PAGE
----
Although the legend of the White Hare of Inaba (Inaba-no-Shirousagi) takes place mostly in eastern Tottori, the Izumo region celebrates the story in its myth and En-musubi-filled atmosphere. For instance, there are a handful of gift shops around Matsue and Izumo specializing in stones, especially Izumo magatama comma-shaped jewels. These tama were often produced in the region out of local Izumo agate, and are a very characteristic souvenir, so you find them in the major tourist areas–in front of Izumo Taisha, or around Tamatsukuri Onsen (literally “jewel-making hot springs”), Matsue’s samurai street Shiomi Nawate or Kyomise shopping district. However, you never find one of these stores without little stone rabbits sold right next to the array of magatama.

Click photo for source and shop info (Japanese)


Click photo for source and shop info (Japanese)


Click photo for source and shop info (Japanese)

Speaking of Tamatsukuri Onsen, the resort area in southern Matsue is not only lined with fancy hotels, charming shops, and free foot hot springs in the river and its own En-musubi power spot, but it also has little statues featuring legends and characters from the Kojiki, such as this one of Onamuji and the white (or hairless) hare.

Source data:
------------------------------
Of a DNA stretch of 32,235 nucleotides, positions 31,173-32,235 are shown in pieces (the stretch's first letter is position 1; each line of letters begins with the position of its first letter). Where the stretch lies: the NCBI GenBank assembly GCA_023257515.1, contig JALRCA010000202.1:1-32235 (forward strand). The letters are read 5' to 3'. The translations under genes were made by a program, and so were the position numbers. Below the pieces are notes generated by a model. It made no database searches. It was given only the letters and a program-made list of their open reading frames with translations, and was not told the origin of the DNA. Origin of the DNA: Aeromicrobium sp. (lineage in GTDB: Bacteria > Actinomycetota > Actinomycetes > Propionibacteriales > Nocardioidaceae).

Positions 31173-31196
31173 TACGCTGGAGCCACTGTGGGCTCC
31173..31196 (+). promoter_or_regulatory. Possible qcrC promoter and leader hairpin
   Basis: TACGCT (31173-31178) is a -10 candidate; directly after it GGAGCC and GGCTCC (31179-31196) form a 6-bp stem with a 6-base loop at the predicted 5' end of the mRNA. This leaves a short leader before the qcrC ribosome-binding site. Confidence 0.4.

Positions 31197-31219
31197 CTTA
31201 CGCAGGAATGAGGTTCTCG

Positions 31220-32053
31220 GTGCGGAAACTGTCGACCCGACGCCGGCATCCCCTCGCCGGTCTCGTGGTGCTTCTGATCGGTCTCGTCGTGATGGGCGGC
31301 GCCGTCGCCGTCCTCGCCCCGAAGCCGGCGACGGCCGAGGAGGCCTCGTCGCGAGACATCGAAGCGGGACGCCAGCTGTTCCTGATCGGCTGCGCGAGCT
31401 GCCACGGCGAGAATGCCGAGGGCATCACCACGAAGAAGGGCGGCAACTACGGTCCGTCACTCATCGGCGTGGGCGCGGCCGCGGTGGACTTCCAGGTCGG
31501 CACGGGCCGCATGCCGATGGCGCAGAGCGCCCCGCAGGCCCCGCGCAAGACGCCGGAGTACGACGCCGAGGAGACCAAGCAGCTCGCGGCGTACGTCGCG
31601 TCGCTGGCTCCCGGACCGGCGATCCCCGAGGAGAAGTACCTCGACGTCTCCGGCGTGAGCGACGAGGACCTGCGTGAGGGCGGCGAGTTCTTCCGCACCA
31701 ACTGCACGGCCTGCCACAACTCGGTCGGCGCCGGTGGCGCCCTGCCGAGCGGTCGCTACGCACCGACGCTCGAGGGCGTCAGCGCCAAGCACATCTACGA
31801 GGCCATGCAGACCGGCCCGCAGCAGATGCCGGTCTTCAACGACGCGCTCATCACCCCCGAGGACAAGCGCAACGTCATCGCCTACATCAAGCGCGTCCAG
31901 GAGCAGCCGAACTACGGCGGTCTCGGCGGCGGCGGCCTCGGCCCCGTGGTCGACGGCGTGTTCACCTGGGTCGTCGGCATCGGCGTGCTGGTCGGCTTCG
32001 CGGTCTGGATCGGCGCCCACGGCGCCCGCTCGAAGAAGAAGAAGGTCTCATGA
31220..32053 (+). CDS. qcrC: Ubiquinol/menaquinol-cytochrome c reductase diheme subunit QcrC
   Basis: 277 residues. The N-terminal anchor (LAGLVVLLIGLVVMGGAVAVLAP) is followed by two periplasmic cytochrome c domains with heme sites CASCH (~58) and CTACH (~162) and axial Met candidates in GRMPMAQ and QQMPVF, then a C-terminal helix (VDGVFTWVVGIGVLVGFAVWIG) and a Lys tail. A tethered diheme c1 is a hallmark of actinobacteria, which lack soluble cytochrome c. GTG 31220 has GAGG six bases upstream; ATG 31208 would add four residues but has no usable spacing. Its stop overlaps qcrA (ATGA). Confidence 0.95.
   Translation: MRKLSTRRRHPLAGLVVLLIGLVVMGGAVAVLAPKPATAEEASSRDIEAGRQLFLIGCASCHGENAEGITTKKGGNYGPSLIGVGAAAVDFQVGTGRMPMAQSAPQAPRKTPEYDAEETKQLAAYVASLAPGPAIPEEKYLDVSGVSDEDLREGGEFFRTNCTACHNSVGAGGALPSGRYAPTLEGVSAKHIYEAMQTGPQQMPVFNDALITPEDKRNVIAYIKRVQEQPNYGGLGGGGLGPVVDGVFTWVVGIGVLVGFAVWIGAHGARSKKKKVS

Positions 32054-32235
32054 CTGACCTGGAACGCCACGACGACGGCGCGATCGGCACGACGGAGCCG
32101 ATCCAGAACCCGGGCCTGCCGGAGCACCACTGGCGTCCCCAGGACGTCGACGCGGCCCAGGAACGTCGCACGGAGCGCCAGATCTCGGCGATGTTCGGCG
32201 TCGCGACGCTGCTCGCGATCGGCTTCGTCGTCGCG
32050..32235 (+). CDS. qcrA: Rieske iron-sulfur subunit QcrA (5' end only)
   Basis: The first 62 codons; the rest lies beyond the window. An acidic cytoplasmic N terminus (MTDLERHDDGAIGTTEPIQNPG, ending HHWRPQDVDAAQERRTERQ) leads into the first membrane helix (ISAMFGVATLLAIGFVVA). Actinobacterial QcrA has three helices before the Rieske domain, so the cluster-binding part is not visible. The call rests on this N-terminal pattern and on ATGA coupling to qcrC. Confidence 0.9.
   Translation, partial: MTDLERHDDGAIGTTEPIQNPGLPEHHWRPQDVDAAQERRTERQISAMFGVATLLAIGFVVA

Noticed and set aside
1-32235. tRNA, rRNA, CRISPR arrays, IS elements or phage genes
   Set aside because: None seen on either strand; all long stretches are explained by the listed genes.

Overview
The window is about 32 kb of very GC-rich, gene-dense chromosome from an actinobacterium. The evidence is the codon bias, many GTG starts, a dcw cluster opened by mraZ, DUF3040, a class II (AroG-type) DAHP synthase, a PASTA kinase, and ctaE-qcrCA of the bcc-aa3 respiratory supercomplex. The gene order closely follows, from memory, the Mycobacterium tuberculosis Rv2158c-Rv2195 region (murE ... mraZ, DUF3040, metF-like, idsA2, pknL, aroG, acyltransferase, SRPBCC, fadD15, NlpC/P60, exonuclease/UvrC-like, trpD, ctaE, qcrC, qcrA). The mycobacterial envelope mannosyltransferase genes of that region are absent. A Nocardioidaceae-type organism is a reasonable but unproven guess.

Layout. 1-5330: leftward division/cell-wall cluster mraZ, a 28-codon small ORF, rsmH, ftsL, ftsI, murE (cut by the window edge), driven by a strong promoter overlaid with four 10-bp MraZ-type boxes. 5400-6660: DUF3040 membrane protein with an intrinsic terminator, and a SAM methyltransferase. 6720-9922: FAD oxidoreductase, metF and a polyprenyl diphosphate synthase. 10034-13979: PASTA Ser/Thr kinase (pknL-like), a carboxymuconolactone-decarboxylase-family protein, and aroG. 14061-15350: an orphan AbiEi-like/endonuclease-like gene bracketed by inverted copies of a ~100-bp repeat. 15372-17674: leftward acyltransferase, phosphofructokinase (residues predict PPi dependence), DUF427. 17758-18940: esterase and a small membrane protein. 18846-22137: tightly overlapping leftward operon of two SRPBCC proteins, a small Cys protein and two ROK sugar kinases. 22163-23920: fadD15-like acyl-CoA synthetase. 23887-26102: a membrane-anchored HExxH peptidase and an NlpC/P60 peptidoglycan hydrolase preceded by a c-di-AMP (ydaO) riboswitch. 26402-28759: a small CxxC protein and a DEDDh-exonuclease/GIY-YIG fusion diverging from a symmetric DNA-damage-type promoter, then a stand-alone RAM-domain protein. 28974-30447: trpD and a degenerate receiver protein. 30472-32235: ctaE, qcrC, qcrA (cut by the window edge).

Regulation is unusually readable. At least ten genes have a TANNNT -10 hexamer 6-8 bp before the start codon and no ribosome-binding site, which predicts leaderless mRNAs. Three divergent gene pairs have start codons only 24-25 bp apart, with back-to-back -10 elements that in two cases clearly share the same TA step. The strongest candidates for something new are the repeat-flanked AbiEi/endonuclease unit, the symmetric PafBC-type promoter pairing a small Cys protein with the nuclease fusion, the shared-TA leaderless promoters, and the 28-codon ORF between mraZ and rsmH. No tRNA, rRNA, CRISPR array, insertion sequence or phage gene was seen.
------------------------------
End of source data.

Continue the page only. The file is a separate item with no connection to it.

“But… but I have no money to pay for medical services. I’m a hare.”

Matsue is full of En-musubi power spots, both old and from only 1999 or so. A more recent example of a spot that everyone visits to collect their luck and take a photo at is along the banks of Lake Shinji on the grass lawn between the Shimane Art Museum and the water. It’s a very, very short walk between this famous spot and the perfect sunset viewing spot, so these “Lake Shinji Hares” get a lot of attention.

Because I see them all the time, both in print and in person, I never think to take pictures of them. The day I did go to take pictures of them, though, my camera was doing something weird and they all got over-exposed. There’s this sense of doom that the hares are taking over.

There is a custom of giving shijimi clam shells from Lake Shinji to the second rabbit for good luck in matchmaking.

“Give… me… your… SHIJIMIIIII…”

I don’t get it either.

The legend is also celebrated with a large statue on the ground of Izumo Taisha Grand Shrine. Hmmm… but what would little Onamuji be doing at Izumo Taisha?

Click photo for source.

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